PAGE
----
Keys to Improving Power Plant EfficiencyMarch 8, 2018
Conduct of Operations Documentation Improves Safety and EfficiencyMarch 30, 2018
Although gas turbines are used throughout the power generation industry, their design and operation can vary greatly. These gas turbines can be simple cycle or combined cycle, can run on various fuels (sometimes simultaneously), and can have a variety of design features and operational complexity. Despite all of these differences, they all have one thing in common: THE OPERATOR.
The operator is the person ultimately responsible for the operation of the gas turbine systems. In many cases, these operations have been greatly automated – the operator can start the turbine with the push of a button or the click of a mouse. Under normal circumstances, the turbine systems start up and operate as designed, and minimal, if any, operator involvement is necessary. However, these automated systems are not perfect, and often an issue arises which requires operator intervention to stop the process or to correct a problem to allow the process to continue.
Is the operator able to respond to these errors? Does the operator have the knowledge and ability to identify issues and to take action to correct them? The ability of the gas turbine to come on-line for power generation depends on the knowledge and capability of the operator.
To be able to properly operate this complex piece of machinery, the operator must understand not just HOW the system works, but WHY the system works – the theory behind the operations is just as critical as the operations themselves. Additionally, operators must understand not just normal operations, but abnormal operations as well – what to do in the event of equipment malfunction. Training programs are crucial to maintaining the operational ability of a gas turbine facility.
Power Plant Training Program Components
There are several key components to consider when developing a training program:
- Analysis: Before developing any training program, you must understand both the current training situation as well as the goals of the training program itself. The core of the training plan is how to improve operational readiness and achieve business goals through training. From this analysis, and understanding of training needs can be made as well as a plan developed to address those needs.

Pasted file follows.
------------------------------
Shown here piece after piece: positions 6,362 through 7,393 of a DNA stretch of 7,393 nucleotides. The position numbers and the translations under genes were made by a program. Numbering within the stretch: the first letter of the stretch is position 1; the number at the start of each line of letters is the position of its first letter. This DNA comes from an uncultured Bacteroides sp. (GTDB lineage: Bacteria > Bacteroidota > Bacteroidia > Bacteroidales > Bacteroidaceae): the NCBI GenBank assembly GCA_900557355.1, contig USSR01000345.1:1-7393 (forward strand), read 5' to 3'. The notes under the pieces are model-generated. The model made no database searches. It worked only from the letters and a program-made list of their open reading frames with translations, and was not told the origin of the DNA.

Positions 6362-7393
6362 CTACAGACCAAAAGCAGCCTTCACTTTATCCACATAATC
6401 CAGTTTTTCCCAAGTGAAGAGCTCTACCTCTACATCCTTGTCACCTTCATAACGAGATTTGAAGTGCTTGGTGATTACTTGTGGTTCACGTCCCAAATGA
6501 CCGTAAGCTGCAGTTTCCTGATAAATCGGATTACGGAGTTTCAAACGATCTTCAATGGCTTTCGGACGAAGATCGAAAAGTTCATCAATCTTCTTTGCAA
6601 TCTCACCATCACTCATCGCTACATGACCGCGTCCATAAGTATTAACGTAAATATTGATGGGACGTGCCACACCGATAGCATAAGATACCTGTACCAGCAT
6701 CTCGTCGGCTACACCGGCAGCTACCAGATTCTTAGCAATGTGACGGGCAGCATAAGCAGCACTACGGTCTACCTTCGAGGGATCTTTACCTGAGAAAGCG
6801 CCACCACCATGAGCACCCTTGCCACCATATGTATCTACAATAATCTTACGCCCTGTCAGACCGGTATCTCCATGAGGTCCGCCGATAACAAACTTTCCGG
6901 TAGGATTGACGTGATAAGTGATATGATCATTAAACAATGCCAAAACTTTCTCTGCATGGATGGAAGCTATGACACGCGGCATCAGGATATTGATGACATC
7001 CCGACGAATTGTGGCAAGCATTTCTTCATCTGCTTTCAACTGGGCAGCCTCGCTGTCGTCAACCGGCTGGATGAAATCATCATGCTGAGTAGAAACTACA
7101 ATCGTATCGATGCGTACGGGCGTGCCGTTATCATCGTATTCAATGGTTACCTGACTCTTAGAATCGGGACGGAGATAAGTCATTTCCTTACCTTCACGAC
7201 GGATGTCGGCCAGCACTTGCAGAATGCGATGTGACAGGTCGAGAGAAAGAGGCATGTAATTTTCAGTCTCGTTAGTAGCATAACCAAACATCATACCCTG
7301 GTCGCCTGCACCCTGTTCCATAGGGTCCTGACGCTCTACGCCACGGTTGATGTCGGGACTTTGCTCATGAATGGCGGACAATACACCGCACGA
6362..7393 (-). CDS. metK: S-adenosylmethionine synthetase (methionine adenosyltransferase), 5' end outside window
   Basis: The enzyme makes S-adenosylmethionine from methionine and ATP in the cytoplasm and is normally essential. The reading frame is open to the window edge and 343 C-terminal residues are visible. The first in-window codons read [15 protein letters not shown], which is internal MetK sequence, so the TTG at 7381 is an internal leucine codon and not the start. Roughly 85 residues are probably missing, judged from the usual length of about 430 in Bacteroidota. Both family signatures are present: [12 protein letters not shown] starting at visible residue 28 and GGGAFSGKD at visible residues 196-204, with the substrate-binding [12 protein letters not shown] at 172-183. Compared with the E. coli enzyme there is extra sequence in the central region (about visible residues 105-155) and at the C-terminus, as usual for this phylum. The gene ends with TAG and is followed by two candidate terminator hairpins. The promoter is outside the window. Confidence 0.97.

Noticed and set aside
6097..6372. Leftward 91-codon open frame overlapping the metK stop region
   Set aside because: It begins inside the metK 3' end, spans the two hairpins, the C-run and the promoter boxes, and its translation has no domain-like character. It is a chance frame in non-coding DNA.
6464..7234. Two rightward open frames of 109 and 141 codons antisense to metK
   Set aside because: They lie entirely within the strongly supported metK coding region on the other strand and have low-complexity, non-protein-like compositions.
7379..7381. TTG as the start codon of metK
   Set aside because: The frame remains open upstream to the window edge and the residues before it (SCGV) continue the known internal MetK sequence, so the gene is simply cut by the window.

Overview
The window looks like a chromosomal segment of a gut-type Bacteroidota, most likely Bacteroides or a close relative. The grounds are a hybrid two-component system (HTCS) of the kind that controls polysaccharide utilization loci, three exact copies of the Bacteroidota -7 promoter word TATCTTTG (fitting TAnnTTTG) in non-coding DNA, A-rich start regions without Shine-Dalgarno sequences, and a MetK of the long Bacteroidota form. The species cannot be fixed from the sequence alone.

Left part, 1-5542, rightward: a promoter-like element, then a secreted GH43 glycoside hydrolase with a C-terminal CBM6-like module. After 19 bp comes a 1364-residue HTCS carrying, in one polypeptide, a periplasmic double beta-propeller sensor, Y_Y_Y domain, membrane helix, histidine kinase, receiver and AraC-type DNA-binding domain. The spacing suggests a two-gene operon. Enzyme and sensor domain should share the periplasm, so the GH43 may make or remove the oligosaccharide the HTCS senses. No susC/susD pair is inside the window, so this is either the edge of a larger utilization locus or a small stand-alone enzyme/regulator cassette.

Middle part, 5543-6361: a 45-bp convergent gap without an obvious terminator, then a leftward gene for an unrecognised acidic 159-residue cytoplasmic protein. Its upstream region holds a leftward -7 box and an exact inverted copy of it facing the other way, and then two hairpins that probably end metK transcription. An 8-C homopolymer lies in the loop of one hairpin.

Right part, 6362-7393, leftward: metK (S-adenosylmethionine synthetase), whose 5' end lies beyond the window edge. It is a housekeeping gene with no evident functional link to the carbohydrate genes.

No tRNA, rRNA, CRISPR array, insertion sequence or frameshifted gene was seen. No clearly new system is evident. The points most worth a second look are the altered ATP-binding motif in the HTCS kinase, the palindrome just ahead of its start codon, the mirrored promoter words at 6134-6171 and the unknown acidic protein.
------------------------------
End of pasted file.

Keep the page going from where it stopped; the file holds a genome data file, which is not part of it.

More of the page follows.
- Design: Following the development of the training plan, a training program can be designed. This design phase includes decisions such as audience, delivery methods, duration, assessment, and feedback. Is classroom training the correct learning environment for the audience? Would a computer-based training program be more effective? How much time can be devoted to the training? These are all factors to take into consideration when designing a training program.
- Development: Once a training program has been designed, the development process refines that design into the course elements. This is the course content that should match the training plan developed during the analysis phase.
- Implementation: Once a training program has been developed, it can be implemented. Exactly how this implementation occurs depends greatly upon the audience and structure of the program decided during the design phase. For classroom training, this includes things such as trainee schedule, trainer schedule, and classroom availability.
- Evaluation: After a training program has been implemented, it should be tested to ensure that it is meeting the needs of the training assessment, i.e. did the training meet the goals? Feedback from the trainee is critical and should be applied to all aspects of the process.
Successful facilities use this method to develop a multi-tiered approach to training, which includes an initial training and qualification program for new operators, a continuing training program, and specific needs training for one-time training situations, such as critical facility upgrades.
Can your gas turbine facility improve operational readiness and achieve business goals through training?
Dale Stevick is a Senior Specialist at Fossil Consulting Services. Dale spent 22 years in the U.S. Navy running nuclear powered submarines, and has worked for FCS for 4 years. Dale is a recognized expert on Natural Gas Conversions at FCS, having commissioned and worked 5 coal-to-gas conversions. Most recently, Dale worked on the conversion of four boilers in the Gary, Indiana area. He provides technical consulting services to utility, independent power, and government clients in the areas of fossil/cogeneration/hydro power plant training needs assessments, program design, development and implementation, as well as auditing of existing programs and materials to ensure compliance with client needs and expectations.
What a great read! Im an ex navy nuke myself. Keep up the great work Dale!
Carl, thank you very much!